They also revealed that the CDC planned to utilize the information for purposes other than COVID-19, such as tracking “population movement before, during, and after natural catastrophes.”

The CDC paid SafeGraph $420,000 according to a contract authorized on April 16, 2021.

SafeGraph is “creating a firm that is strictly focused on making data an open platform for everybody,” according to its website, and stores information such as points of interest, geographic hierarchy metadata, foot traffic statistics, purchasing habits, and more.

SafeGraph previously sent the data to the CDC and other groups for free, claiming it wished to “address the coronavirus’s effect.” The CDC claimed in a blog post that it was using the information to “better understand where COVID-19 has the greatest potential to spread by assessing foot traffic to businesses as a way of detecting whether or not social distancing measures are being respected at the neighborhood level.”

A number of studies analyzing the data were released by the CDC, including one that revealed that lockdown orders were connected to reduced population movement.

Johnson asked the CDC for answers to questions such as whether its use of location data was the only mechanism used to monitor Americans during the pandemic, who at the CDC approved the use and purchase of location data, and the names of the companies that supply the agency with location data in order to better understand why the CDC purchased such data and what it planned to do with it.

The senator also requested information from the CDC on when such firms began supplying data and how much it cost.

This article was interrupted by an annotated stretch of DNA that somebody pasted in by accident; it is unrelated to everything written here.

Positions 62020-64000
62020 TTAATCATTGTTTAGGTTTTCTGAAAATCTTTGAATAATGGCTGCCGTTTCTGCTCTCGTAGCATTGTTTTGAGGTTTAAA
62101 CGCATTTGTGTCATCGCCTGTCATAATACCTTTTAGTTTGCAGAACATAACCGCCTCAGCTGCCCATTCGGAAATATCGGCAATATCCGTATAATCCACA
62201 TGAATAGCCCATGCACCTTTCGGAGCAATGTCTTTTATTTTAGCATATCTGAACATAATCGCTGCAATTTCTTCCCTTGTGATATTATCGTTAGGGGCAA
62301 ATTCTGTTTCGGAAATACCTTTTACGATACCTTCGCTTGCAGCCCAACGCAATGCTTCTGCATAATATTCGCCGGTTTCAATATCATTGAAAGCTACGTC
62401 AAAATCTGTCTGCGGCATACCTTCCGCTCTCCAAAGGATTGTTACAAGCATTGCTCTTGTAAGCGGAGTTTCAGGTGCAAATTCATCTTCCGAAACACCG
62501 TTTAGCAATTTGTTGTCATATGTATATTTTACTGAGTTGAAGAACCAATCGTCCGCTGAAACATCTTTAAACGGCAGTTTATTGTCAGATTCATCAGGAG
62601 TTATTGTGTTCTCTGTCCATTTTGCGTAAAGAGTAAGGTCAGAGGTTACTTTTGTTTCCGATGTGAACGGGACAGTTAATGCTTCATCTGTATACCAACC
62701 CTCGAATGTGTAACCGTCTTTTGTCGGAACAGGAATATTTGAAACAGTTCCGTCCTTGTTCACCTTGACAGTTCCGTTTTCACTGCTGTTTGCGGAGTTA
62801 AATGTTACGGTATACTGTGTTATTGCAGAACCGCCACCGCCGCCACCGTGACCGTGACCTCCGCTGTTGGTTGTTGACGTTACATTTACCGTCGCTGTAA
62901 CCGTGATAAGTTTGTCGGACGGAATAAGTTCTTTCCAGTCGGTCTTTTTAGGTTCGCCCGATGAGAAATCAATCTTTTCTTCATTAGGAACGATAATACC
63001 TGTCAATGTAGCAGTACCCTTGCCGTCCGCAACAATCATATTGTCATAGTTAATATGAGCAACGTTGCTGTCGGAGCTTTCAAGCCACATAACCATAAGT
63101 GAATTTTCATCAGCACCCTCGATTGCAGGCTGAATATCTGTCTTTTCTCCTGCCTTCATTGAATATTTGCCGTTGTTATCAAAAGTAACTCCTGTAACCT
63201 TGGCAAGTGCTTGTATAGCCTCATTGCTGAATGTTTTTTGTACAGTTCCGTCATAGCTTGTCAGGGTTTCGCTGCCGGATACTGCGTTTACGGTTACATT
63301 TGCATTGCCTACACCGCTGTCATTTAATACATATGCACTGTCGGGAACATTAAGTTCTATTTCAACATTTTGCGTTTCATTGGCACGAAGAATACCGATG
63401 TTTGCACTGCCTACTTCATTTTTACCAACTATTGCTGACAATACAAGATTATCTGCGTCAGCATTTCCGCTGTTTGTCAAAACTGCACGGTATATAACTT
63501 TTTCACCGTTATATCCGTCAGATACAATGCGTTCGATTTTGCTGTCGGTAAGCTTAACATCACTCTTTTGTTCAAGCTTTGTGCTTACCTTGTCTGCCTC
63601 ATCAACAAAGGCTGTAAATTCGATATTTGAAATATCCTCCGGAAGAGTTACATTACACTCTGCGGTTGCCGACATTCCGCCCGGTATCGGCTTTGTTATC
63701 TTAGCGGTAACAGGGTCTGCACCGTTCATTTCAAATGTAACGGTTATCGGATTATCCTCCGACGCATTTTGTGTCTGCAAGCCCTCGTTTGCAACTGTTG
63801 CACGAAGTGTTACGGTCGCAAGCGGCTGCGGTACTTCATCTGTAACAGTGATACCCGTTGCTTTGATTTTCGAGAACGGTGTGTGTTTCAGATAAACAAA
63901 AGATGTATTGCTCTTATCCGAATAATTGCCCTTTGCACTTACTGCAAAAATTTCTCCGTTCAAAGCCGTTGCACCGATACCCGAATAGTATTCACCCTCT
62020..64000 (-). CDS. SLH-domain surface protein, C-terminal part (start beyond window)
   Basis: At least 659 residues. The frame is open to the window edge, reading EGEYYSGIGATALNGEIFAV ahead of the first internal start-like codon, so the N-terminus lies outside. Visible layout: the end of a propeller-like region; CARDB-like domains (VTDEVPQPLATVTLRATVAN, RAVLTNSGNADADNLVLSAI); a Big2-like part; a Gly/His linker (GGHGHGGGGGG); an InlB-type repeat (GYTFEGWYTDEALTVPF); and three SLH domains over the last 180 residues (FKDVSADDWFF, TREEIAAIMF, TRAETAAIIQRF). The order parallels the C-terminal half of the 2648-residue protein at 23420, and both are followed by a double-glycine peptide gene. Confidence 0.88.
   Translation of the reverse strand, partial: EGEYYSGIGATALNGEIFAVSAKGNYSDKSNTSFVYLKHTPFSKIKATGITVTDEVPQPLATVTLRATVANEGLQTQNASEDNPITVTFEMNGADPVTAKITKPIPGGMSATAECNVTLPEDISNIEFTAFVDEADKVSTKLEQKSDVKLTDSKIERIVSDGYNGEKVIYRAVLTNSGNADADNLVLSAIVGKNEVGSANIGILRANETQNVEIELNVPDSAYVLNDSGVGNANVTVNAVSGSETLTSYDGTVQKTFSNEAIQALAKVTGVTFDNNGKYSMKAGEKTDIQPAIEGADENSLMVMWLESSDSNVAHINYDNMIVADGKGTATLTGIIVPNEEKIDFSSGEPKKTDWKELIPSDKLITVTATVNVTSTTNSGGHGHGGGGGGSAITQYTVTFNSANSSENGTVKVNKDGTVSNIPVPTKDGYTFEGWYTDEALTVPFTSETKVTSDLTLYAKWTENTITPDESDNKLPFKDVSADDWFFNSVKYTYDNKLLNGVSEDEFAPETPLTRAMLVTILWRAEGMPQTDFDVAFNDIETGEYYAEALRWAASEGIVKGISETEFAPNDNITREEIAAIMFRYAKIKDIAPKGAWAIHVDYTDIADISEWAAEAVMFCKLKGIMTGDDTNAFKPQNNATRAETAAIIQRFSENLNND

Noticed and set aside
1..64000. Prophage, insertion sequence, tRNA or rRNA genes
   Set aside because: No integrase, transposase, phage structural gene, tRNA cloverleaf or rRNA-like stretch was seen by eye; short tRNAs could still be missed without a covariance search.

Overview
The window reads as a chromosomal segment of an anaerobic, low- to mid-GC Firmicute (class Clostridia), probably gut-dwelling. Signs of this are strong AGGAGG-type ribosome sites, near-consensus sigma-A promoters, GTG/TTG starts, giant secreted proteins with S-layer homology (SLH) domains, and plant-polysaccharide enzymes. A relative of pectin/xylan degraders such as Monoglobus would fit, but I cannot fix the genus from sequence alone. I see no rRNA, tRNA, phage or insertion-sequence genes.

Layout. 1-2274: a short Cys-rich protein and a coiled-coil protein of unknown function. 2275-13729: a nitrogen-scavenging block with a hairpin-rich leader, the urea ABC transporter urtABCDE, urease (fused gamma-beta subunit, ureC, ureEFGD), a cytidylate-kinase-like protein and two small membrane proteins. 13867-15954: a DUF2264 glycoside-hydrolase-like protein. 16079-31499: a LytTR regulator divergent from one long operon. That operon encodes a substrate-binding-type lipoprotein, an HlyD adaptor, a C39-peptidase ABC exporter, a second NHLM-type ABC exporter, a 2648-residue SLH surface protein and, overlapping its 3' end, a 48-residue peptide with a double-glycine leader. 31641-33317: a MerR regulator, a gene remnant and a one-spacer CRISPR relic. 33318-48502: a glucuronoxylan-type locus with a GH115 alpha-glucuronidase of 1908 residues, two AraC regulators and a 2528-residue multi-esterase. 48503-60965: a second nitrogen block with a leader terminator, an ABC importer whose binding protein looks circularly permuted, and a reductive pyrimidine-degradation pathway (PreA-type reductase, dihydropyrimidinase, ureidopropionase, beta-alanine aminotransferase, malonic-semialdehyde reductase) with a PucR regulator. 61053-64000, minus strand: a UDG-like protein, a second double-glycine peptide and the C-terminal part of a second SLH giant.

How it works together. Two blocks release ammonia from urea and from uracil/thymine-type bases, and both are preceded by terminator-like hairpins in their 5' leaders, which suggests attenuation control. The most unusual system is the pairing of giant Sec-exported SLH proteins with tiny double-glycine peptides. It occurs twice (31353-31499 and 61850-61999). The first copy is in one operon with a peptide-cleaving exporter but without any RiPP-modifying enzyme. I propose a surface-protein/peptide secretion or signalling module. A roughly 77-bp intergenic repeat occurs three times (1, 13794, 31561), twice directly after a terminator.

Finally, he requested that they submit documents of their dealings with SafeGraph and other location data businesses, as well as copies any CDC studies or publications based on the data they received.

He went on to say, “Did the CDC exchange location data with other federal, state, and local agencies?” “If so, please specify which entities got the data and why.”

Johnson, who chairs the Senate Subcommittee on Investigations, demanded that the agency provide the needed information and documentation by May 19.

The Epoch Times has requested information about the CDC’s anticipated and actual usage of the SafeGraph data, as well as details on its contracts with a similar firm named Cubeiq, under the Freedom of Information Act.

It’s interesting watching the CDC conduct pseudo-technocratic lab rat experiments on millions of people. Whilst in present day you see central banks across the world quickly building the infrastructure to implement a Central Bank Digital Currency for their own respective nations. It makes one wonder, how close of a look will they be taking at our transactions and GPS locations during the next “unexpected” global catastrophe? If they build the technological infrastructure to subdue society by means of controlling how much food you’re allowed to purchase for the month, where you can and cant go, what you can and cant say, it WILL result in misuse and mass persecution.

No one man can make sense of this elaborate illusion cast over the common man of society, but collectively we can point out each limitation forced upon us and bring it forward as an injustice to the public. In Matthew 10:34 Jesus says: “Do not think that I have come to bring peace to the earth. I have not come to bring peace, but a sword.” We’re meant to go down preaching the gospel and guiding others to salvation. This could be considered the bravest task a man or woman of faith could undertake, but make no mistake it will bear fruit in the kingdom of heaven. Stay inquisitive in the word of God, and the world around you.


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The number of Orphans aging out of Child Protective Custody has grown at an alarming rate. The 127 Faith Foundation receives many requests each week to house them at our ranch. Our prayer is that the good people of our country will step up to the challenge and offer financial support for "the least among us." We need your help! StevieRay Hansen, Founder, The 127 Faith Foundation